Silicon Valley Bank collapse: A contagion risk?
PARIS, France - The collapse of Silicon Valley Bank, the sector's biggest failure since the 2008 financial crisis, has raised fears of potential spillover across the entire banking system.
But financial analysts say measures taken by US authorities could contain the damage, but the markets are anxious.
Is this a repeat of 2008 financial crisis?
The 2008 global financial crisis was precipitated by the collapse of a Wall Street titan, Lehman Brothers.
Eric Dor, economic studies director at the IESEG School of Management in Paris, noted that the current upheaval concerns smaller banks that cater to the tech sector.
"We are not in the same situation, it's much more limited, with a certain type of bank and clientele from a certain sector," Dor said.
"Things should calm down with the measures taken in the United States and we are not as concerned in Europe as we don't have as many tech start-ups as the United States," he added.
SVB remains "a special case," said Lionel Melka from the investment group Swann.
The "sudden" collapse caused turmoil but things "will calm down", he said, adding that the banking crisis was "limited" by the US intervention.
The US Treasury Department, Federal Reserve and Federal Deposit Insurance Corporation (FDIC) announced a series of measures on Sunday to reassure individuals and businesses in the stability of the US banking system and guaranteed all deposits at SVB.
The Fed has agreed to lend the necessary funds to other banks that need to honor the withdrawal requests of their clients.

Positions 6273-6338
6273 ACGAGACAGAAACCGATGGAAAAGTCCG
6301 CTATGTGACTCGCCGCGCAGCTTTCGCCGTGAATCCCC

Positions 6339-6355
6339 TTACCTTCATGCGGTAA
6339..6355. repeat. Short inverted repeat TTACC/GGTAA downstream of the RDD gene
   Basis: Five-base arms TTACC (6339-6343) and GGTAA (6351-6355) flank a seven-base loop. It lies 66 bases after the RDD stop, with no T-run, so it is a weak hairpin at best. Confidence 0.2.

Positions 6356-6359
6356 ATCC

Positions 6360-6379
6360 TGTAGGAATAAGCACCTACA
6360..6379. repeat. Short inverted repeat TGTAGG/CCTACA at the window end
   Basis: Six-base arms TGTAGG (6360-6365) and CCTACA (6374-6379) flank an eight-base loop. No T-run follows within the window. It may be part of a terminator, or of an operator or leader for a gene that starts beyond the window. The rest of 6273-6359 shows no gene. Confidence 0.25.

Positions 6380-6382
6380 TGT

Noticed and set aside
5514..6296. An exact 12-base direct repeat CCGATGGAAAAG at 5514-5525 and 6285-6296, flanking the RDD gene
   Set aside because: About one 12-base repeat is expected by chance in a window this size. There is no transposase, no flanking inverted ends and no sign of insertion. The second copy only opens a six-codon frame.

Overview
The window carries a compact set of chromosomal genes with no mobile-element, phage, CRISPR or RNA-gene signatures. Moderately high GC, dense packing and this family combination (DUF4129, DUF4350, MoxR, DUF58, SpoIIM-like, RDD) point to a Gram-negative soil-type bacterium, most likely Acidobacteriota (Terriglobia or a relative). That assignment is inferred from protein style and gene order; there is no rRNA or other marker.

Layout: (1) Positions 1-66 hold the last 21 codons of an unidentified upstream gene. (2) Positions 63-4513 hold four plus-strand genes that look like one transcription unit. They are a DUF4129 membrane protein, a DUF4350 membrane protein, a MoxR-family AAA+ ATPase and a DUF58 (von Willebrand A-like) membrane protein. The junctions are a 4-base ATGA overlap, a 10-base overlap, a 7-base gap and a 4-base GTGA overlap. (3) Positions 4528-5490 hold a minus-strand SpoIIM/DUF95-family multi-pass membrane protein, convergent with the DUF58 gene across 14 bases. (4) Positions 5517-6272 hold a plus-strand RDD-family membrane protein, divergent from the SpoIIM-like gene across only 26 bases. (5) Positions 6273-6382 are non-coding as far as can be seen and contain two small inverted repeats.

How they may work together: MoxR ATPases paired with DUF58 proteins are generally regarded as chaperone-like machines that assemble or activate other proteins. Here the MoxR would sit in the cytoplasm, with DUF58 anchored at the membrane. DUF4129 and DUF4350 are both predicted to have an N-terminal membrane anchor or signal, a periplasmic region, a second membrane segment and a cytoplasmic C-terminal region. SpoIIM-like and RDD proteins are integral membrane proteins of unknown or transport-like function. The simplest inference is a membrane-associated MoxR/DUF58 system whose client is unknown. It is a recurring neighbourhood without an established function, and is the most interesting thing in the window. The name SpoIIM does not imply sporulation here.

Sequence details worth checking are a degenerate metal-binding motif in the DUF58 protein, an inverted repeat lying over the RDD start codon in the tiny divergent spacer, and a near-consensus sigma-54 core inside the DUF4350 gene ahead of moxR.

"Banks are in a much more solid position in terms of funding than they were before the financial crisis," said Germany's largest asset management firm DWS.
President Joe Biden sought to ease concerns on Monday, saying "Americans can have confidence that the banking system is safe."
Wall Street rose but smaller banks struggled, with shares in First Republic Bank tumbling by around 60 percent.
European stock markets were deep in the red.
Did the Fed's rate hikes play a role?
The Fed and other central banks worldwide have been hiking interest rates since last year to contain decades-high inflation.
This helped several lenders post healthy profits for 2022, but the higher rates have also lowered the value of bonds bought by banks when they had lower returns.
SVB collapsed after it took a loss of $1.8 billion in the sale of $21 billion worth in securities.
Investors fear that other banks may face similar situations if they need to raise funds to cover a drop in deposits.
The situation could prompt the Fed to put a brake on its rate-hike campaign at its next policy meeting next week.
"In the wake of the implosion of SVB, traders are dialling down their expectations for Fed hawkishness next week," said Matthew Weller, head of research at Forex.com and City Index.
Who will foot the bill?
The takeover of SVB by US authorities on Friday raised concerns about the fate of clients' deposits.
On Sunday, the Federal Reserve, Treasury Department and Federal Deposit Insurance Corporation (FDIC) announced that SVB depositors would have access to "all of their money" from Monday, and that American taxpayers will not have to foot the bill.
US authorities also said that depositors at New York-based Signature Bank, which was shuttered on Sunday, would be "made whole".
But officials warned that investors at the two banks would "lose everything" and senior managers would be sacked.
Neil Shearing, group chief economist for Capital Economics, said there are two things to watch in the coming days and weeks.
"The first is whether the actions of the authorities are successful in maintaining (or restoring) the confidence of depositors and investors in the US banking system," he said.
"The second issue is whether there are any other institutions with similar vulnerabilities to SVB (or Signature Bank) lurking in the shadows either in the US or in other economies," he added. -- Agence France-Presse